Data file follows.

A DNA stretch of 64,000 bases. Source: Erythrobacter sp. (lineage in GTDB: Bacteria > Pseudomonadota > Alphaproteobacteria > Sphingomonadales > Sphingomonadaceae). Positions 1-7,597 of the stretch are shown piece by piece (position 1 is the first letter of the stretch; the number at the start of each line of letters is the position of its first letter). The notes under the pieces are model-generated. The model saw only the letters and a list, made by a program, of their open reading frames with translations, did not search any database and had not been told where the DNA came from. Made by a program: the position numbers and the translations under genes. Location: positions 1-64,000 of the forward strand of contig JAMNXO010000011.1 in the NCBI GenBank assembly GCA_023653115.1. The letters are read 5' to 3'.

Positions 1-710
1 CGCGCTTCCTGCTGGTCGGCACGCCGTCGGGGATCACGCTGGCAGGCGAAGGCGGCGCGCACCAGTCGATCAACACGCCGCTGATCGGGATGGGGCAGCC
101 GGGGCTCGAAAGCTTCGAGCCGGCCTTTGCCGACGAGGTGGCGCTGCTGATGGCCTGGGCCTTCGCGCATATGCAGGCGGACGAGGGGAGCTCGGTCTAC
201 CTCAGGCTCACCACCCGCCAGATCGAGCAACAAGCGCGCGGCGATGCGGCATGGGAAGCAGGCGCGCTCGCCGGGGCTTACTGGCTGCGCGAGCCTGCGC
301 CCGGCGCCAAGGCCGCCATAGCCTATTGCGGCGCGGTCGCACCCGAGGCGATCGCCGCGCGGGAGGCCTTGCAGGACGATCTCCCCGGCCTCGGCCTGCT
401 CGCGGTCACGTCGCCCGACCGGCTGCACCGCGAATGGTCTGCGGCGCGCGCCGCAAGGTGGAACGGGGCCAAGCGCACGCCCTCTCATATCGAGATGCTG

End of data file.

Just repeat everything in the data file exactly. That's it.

A DNA stretch of 64,000 bases. Source: Erythrobacter sp. (lineage in GTDB: Bacteria > Pseudomonadota > Alphaproteobacteria > Sphingomonadales > Sphingomonadaceae). Positions 1-7,597 of the stretch are shown piece by piece (position 1 is the first letter of the stretch; the number at the start of each line of letters is the position of its first letter). The notes under the pieces are model-generated. The model saw only the letters and a list, made by a program, of their open reading frames with translations, did not search any database and had not been told where the DNA came from. Made by a program: the position numbers and the translations under genes. Location: positions 1-64,000 of the forward strand of contig JAMNXO010000011.1 in the NCBI GenBank assembly GCA_023653115.1. The letters are read 5' to 3'.

Positions 1-710
1 CGCGCTTCCTGCTGGTCGGCACGCCGTCGGGGATCACGCTGGCAGGCGAAGGCGGCGCGCACCAGTCGATCAACACGCCGCTGATCGGGATGGGGCAGCC
101 GGGGCTCGAAAGCTTCGAGCCGGCCTTTGCCGACGAGGTGGCGCTGCTGATGGCCTGGGCCTTCGCGCATATGCAGGCGGACGAGGGGAGCTCGGTCTAC
201 CTCAGGCTCACCACCCGCCAGATCGAGCAACAAGCGCGCGGCGATGCGGCATGGGAAGCAGGCGCGCTCGCCGGGGCTTACTGGCTGCGCGAGCCTGCGC
301 CCGGCGCCAAGGCCGCCATAGCCTATTGCGGCGCGGTCGCACCCGAGGCGATCGCCGCGCGGGAGGCCTTGCAGGACGATCTCCCCGGCCTCGGCCTGCT
401 CGCGGTCACGTCGCCCGACCGGCTGCACCGCGAATGGTCTGCGGCGCGCGCCGCAAGGTGGAACGGGGCCAAGCGCACGCCCTCTCATATCGAGATGCTG